Ante-Nicene Fathers/Volume III/Anti-Marcion/The Prescription Against Heretics/Chapter XXVIII

From Wikisource
Jump to navigation Jump to search

Chapter XXVIII.—The One Tradition of the Faith, Which is Substantially Alike in the Churches Everywhere, a Good Proof that the Transmission Has Been True and Honest in the Main.

Grant, then, that all have erred; that the apostle was mistaken in giving his testimony; that the Holy Ghost had no such respect to any one (church) as to lead it into truth, although sent with this view by Christ,[1] and for this asked of the Father that He might be the teacher of truth;[2] grant, also, that He, the Steward of God, the Vicar of Christ,[3] neglected His office, permitting the churches for a time to understand differently, (and) to believe differently, what He Himself was preaching by the apostles,—is it likely that so many churches, and they so great, should have gone astray into one and the same faith?  No casualty distributed among many men issues in one and the same result. Error of doctrine in the churches must necessarily have produced various issues.  When, however, that which is deposited among many is found to be one and the same, it is not the result of error, but of tradition. Can any one, then, be reckless[4] enough to say that they were in error who handed on the tradition?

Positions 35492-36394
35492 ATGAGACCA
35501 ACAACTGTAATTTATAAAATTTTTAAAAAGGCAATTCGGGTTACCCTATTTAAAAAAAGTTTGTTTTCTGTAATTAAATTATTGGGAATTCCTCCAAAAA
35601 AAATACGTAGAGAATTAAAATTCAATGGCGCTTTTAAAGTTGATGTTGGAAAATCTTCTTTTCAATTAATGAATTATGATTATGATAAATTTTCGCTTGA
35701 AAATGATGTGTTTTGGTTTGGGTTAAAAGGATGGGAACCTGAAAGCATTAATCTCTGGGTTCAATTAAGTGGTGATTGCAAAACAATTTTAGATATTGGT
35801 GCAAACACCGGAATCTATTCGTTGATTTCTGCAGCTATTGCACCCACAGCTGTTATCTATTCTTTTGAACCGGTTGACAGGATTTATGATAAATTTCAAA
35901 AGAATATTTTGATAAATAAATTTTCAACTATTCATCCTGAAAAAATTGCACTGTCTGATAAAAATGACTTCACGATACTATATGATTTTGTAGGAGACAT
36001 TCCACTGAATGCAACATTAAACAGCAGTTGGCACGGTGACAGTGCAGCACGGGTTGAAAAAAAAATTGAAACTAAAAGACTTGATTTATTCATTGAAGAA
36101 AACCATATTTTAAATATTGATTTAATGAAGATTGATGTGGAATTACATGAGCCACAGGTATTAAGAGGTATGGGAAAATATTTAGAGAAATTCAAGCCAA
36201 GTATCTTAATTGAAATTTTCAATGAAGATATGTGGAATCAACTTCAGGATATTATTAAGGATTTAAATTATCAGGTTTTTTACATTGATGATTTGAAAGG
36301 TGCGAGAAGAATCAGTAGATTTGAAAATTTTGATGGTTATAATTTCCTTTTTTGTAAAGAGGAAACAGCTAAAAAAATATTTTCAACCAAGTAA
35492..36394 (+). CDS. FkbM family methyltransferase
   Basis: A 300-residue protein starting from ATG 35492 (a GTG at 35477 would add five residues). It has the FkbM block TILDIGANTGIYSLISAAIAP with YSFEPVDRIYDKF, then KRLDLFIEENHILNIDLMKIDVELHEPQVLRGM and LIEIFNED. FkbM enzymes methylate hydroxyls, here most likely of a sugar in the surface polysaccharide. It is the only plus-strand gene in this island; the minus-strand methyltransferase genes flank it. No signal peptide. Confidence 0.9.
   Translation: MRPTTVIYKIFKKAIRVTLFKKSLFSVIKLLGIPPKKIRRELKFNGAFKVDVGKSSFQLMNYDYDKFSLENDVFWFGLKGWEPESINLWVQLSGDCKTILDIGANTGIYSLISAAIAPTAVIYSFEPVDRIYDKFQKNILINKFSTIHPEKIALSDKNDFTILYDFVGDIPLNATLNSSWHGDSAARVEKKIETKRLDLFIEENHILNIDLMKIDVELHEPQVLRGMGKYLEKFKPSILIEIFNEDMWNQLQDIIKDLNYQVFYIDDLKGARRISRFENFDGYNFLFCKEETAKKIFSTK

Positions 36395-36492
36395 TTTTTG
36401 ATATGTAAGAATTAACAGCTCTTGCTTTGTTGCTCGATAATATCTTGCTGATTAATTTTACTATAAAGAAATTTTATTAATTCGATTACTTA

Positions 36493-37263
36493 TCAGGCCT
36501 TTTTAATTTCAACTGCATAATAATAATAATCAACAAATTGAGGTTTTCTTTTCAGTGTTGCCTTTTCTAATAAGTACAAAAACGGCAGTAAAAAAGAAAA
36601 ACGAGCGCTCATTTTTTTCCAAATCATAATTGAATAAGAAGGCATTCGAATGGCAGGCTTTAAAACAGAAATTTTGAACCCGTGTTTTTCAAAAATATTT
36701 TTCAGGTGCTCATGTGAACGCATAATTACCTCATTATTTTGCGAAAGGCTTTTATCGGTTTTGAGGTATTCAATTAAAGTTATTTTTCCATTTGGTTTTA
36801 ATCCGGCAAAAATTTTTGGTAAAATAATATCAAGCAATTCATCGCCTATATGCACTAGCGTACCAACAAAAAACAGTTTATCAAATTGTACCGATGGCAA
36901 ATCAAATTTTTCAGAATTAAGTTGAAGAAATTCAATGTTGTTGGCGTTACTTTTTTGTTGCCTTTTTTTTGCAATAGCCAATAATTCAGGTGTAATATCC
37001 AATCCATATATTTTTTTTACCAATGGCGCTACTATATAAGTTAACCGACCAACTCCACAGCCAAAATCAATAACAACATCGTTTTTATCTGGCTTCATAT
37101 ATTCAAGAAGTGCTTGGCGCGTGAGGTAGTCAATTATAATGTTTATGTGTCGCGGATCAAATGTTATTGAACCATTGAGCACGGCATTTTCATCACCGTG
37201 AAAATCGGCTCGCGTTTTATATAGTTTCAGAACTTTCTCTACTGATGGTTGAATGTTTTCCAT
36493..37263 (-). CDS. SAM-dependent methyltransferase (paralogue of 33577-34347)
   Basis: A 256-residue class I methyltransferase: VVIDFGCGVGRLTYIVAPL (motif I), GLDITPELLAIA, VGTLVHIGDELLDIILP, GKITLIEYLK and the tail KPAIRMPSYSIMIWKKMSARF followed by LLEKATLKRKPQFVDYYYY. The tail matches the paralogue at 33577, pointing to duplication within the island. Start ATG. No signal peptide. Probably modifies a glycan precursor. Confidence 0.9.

1. John xiv. 26.
  2. John xv. 26.
  3. [Tertullian knows no other Vicar of Christ than the Holy Spirit.  They who attribute infallibility to any mortal man become Montanists; they attribute the Paraclete’s voice to their oracle.]
  4. Audeat.